The Backdrop of History

Conservationists are fighting to preserve Miami Marine Stadium's unique architecture.

Powerboat races at Miami Marine Stadium drew some of the world's best go-fast enthusiasts.

Everyone attending the Progressive Insurance Miami International Boat Show will see it, try to recall its past and imagine its future. The sheer size of Miami Marine Stadium makes it impossible to miss, and the fun that it could offer boat-show attendees in the future makes it exciting to fantasize about.

The stadium opened in 1963 as America's first purpose-designed venue for powerboat racing. Its cantilevered upper section, even today, is considered an architectural marvel, with the design foisting viewers out over the top of the water's racing stretch.

"By boat racers, it's considered the best place to race a boat in the world. Some of them break down in tears when they talk about it," says Don Worth, who co-founded Friends of Miami Marine Stadium in 2008. "You have the basin with still water, and you have the spectators right over you. One-third of the stadium is cantilevered over the water. In a lot of boat races, you're on the banks of a river, and all you can see is a rooster tail. Here, you have an incredible view under that roof."

The stadium's cantilevered roof was inspired by the shape of sails and the look of the water when the wind blows across it.

From its opening day, the stadium hosted not just powerboat races, but also concerts and events on its floating stage. Elvis Presley filmed Clambake there in 1967. Sammy Davis Jr. famously hugged Richard Nixon on stage during a 1972 rally. Queen played the stadium. So did Steppenwolf.

"People didn't just sit in those stands," Worth says. "They would surround the stage with hundreds of boats. People in inner tubes would be hanging onto the stage. I spoke to a guy who saw The Who there. A bongo drum rolled off the stage, and a guy in an inner tube retrieved it. Jimmy Buffett once jumped off the stage after a concert, into the water, just for fun. It was electric. Just electric."

"In the years to come, families could attend the boat show by day, watch powerboat races in the afternoon and stay for a concert at night."

The stadium was condemned in 1992 after Hurricane Andrew, and graffiti painters have since turned it into a haven for street art. Meanwhile, developers have been itching to knock it down and replace it with luxury condos just 4 miles from the city of Miami.

"The view is spectacular," Worth says. "It's outrageous. If you look at comparable properties in Miami, that view to a developer is probably worth a quarter of a billion dollars."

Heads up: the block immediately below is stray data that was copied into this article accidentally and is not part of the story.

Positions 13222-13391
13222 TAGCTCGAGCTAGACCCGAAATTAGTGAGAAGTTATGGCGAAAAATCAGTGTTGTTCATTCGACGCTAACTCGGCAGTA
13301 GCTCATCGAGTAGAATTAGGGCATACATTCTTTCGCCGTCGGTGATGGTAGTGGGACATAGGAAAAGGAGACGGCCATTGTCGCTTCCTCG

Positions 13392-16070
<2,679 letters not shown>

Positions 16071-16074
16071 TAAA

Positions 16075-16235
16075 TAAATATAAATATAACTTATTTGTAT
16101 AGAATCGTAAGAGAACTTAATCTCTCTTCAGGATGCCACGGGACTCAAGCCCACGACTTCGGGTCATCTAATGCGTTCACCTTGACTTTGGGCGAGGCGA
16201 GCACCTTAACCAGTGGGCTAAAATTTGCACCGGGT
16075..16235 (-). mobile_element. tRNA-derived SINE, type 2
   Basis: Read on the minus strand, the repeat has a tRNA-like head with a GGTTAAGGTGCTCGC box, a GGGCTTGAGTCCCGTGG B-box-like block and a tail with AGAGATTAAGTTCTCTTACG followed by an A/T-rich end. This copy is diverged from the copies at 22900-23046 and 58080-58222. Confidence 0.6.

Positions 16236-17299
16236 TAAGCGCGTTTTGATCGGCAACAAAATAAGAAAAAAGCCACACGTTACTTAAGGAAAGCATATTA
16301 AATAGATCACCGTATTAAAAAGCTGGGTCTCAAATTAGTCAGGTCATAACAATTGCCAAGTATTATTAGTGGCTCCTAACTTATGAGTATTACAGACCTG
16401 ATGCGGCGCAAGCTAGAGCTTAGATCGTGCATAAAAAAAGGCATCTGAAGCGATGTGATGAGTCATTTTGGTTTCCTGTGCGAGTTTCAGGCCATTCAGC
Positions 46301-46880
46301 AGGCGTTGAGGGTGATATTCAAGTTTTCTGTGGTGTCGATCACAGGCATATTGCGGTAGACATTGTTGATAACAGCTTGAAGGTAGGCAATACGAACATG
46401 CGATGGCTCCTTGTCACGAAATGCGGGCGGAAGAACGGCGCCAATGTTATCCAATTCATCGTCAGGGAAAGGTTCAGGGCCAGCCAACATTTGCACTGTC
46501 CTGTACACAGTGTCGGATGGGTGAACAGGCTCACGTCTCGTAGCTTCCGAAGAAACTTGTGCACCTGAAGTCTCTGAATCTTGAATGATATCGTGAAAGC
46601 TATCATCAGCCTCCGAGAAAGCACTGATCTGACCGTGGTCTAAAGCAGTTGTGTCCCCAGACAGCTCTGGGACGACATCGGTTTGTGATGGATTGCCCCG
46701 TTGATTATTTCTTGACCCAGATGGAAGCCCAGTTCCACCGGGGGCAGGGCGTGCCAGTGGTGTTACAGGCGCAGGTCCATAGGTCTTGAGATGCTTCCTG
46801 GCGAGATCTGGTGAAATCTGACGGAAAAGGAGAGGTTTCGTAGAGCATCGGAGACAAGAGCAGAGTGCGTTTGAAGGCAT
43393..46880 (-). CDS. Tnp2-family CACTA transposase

Miami Marine Stadium, today covered in graffiti, has unique architecture that conservationists are fighting to preserve.

Conservationists like Worth have been fighting for restoration instead. In 2009, the National Trust for Historic Preservation listed the stadium as one of America's 11 Most Endangered Historic Places, and in 2012 added it to a list of National Treasures that includes Washington National Cathedral in the District of Columbia and the Astrodome in Houston. A recent grant from the Getty Foundation is funding analysis of how to restore the stadium's concrete exterior, while American Express recently gave $80,000 for analysis of the underwater seaside pilings.

"I think that in the past couple of years, the question has not gone to, 'Are we going to restore it?''' says Jason Clement of the National Trust for Historic Preservation. "It is more, 'When is it going to happen?' The boat show coming is going to be huge for the stadium. Tens of thousands of eyes will be on it once again." Indeed, in the years to come, families could attend the boat show by day, watch powerboat races in the afternoon and stay for a concert at night, making new memories like the ones Worth is fighting to preserve.

"Dave Brubeck and his son were playing there once," he recalls. "There would always be people in canoes and surfboards, and the people would come out and anchor next to the stage. There was a girl in a bathing suit, and she kept climbing up on the stage, and every time she tried, the crowd went wild. Well, Dave Brubeck thought they were applauding for him. He played 12 encores."

Races of the Past: The ESPN All American Challenge Series was held at Miami Marine Stadium, along with other major events. The last one before the arena closed was the 20th Annual Budweiser Hydroplane Regatta.

Stadium History: Architect Hilario Candela, a 28-year-old emigrant from Cuba, designed the stadium. It is 326 feet long and can seat 6,566 attendees. Candela insisted on building in concrete, lest the salt air eat away at steel beams and support columns.

Boats, Boats, Boats: Not only did go-fast boats pack the parking area outside the stadium on race days, but on concert nights, everyday cruisers — in powerboats, canoes and even inner tubes — amassed in similar fashion on the water, by the stadium's floating stage.